How art therapy is changing Ellen’s life

Ellen will be quick to tell you that she’s not an artist, but her dozens of paintings over the past thirteen years tell a different tale.

When she first started in the art therapy program in 2004, she says that she didn’t really know what she was doing. “I was just throwing paint on. But I kept coming back every time that I could.” Today, Ellen paints with skill and focus, selecting the subjects of her paintings with care and consideration and always trying to learn something new — from Donna, our art therapist, and also from her fellow artists.

Picasso’s art can be broken up into periods — the Blue Period, the Rose Period, Cubism, etc — and so too can Ellen’s. First came experimentation — her “throwing paint on the page” phase — followed by people, and now buildings. But why buildings?

“Buildings keep me in tune with reality,” Ellen explains.

Life can be hard, emotions can be confusing, but buildings are solid, grounded, real. When Ellen paints buildings, she focuses in on the details: windows, reflections, shapes, and lines, recreating the building from a photo with precision. But she also finds ways to make the art her own. In one painting, the sky is a beautiful watercolor, set in contrast to the building’s exterior.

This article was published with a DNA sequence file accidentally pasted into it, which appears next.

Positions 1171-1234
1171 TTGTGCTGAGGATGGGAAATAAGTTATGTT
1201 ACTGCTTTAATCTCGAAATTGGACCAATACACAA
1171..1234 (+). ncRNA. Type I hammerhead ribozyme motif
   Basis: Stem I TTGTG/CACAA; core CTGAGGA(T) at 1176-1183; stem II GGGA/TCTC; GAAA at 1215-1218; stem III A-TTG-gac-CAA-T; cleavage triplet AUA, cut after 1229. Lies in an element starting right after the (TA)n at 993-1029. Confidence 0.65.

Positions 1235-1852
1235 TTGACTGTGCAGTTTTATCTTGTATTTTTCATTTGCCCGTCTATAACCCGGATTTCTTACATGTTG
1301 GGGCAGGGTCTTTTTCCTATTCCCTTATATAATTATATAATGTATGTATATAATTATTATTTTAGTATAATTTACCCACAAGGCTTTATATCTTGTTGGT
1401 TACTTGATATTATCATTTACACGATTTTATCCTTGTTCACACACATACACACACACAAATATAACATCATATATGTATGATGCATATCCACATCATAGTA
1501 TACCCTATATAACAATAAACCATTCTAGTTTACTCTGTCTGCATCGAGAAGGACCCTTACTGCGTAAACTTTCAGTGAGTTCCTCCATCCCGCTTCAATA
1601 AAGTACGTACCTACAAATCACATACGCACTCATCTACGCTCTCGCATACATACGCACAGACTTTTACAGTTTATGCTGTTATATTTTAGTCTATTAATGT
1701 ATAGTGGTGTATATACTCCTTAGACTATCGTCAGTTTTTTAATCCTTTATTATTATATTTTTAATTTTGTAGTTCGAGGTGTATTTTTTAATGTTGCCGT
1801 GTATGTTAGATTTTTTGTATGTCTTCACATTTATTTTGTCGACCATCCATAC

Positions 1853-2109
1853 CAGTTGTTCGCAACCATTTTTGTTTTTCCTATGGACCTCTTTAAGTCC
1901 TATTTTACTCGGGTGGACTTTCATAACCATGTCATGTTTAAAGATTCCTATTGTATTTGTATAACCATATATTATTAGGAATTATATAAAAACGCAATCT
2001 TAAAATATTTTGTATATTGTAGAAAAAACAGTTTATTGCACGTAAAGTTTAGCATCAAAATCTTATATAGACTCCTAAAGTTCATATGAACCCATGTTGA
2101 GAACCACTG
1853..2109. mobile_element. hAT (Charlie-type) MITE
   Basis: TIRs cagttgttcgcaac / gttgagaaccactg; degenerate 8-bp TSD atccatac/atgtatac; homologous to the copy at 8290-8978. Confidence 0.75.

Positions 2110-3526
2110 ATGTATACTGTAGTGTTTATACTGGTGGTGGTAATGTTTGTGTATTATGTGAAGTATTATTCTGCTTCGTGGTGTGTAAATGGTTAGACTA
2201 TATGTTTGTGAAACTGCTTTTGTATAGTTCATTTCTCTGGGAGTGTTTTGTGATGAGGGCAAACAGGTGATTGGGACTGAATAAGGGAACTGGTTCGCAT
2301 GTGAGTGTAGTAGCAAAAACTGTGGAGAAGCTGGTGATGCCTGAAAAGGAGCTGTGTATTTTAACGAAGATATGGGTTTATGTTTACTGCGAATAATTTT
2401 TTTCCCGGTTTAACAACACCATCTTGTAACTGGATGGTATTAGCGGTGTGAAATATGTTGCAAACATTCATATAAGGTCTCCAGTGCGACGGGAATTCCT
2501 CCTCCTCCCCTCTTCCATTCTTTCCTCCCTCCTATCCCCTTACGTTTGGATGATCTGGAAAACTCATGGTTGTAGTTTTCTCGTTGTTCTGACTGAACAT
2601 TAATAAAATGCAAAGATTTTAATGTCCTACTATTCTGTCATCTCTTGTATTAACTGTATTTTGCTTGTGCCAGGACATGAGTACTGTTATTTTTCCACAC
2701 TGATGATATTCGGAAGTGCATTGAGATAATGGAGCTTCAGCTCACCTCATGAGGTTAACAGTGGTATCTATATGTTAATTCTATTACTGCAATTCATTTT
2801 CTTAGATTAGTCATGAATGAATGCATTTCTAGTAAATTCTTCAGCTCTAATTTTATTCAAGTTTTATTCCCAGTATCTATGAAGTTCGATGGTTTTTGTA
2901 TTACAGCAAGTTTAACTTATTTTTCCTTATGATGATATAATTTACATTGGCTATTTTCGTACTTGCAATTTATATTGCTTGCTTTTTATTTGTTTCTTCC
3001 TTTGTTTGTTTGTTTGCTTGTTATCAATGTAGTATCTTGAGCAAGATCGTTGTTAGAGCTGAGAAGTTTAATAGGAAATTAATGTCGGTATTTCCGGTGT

Sometimes Ellen chooses buildings from far-flung places to paint: her current work is of the Duomo Cathedral in Milan, Italy and it’s going to be “faaabulous!” she exclaims. But other times, her pieces are a bit more personal. One is of a city block right here in New York. One piece features a housing projects building in the background. It’s so tall that it goes out of frame at the top. “I used to live in the projects,” Ellen says matter of factly before moving on to discuss her other artwork and her time at Harlem United.

“I love Harlem United, it’s my second home. I do therapy, I do art, I do groups. It keeps me focused on not thinking on the negative things in my life,” Ellen shares with a contagious smile.

Harlem United’s art therapy program is just one component of our Adult Day Health Care program that combines individual and group therapy, medical and dental care, hot meals, nutritional counseling, peer support groups, and social activities for low-income New Yorkers living with HIV/AIDS, many of whom are also dealing with other health concerns. The goals of Adult Day Health Care are to remove barriers that stand in the way of clients getting the care they need, make it easier for clients to start and continue treatment, and reduce the need for hospital visits. This holistic approach to healthcare is client-led and focuses on supporting the participants in their health—and life—goals.

For Ellen, that’s meant improving her physical and mental health… and of course, learning to paint.


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